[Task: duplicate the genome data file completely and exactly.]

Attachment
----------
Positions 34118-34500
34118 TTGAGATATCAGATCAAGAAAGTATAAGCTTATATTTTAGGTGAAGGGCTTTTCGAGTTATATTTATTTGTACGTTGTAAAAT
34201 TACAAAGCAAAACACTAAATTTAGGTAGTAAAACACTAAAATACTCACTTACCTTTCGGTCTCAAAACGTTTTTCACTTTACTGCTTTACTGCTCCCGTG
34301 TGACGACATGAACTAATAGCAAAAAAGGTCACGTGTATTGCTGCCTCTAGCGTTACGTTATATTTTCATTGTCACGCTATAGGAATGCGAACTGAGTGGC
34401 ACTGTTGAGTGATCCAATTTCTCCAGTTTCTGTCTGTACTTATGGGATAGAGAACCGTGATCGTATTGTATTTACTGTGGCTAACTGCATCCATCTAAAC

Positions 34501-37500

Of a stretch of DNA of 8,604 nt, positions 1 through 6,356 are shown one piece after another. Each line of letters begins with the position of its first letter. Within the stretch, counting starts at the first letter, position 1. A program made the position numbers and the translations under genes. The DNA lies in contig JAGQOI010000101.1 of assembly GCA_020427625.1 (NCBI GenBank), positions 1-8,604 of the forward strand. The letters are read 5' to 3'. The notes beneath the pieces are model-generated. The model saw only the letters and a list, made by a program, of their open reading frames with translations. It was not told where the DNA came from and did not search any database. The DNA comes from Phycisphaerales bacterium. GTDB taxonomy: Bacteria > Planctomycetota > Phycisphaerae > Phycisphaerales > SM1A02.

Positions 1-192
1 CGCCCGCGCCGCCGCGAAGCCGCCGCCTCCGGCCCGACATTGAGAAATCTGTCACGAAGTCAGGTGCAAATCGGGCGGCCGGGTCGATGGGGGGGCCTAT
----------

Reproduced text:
Positions 34118-34500
34118 TTGAGATATCAGATCAAGAAAGTATAAGCTTATATTTTAGGTGAAGGGCTTTTCGAGTTATATTTATTTGTACGTTGTAAAAT
34201 TACAAAGCAAAACACTAAATTTAGGTAGTAAAACACTAAAATACTCACTTACCTTTCGGTCTCAAAACGTTTTTCACTTTACTGCTTTACTGCTCCCGTG
34301 TGACGACATGAACTAATAGCAAAAAAGGTCACGTGTATTGCTGCCTCTAGCGTTACGTTATATTTTCATTGTCACGCTATAGGAATGCGAACTGAGTGGC
34401 ACTGTTGAGTGATCCAATTTCTCCAGTTTCTGTCTGTACTTATGGGATAGAGAACCGTGATCGTATTGTATTTACTGTGGCTAACTGCATCCATCTAAAC

Positions 34501-37500

Of a stretch of DNA of 8,604 nt, positions 1 through 6,356 are shown one piece after another. Each line of letters begins with the position of its first letter. Within the stretch, counting starts at the first letter, position 1. A program made the position numbers and the translations under genes. The DNA lies in contig JAGQOI010000101.1 of assembly GCA_020427625.1 (NCBI GenBank), positions 1-8,604 of the forward strand. The letters are read 5' to 3'. The notes beneath the pieces are model-generated. The model saw only the letters and a list, made by a program, of their open reading frames with translations. It was not told where the DNA came from and did not search any database. The DNA comes from Phycisphaerales bacterium. GTDB taxonomy: Bacteria > Planctomycetota > Phycisphaerae > Phycisphaerales > SM1A02.

Positions 1-192
1 CGCCCGCGCCGCCGCGAAGCCGCCGCCTCCGGCCCGACATTGAGAAATCTGTCACGAAGTCAGGTGCAAATCGGGCGGCCGGGTCGATGGGGGGGCCTAT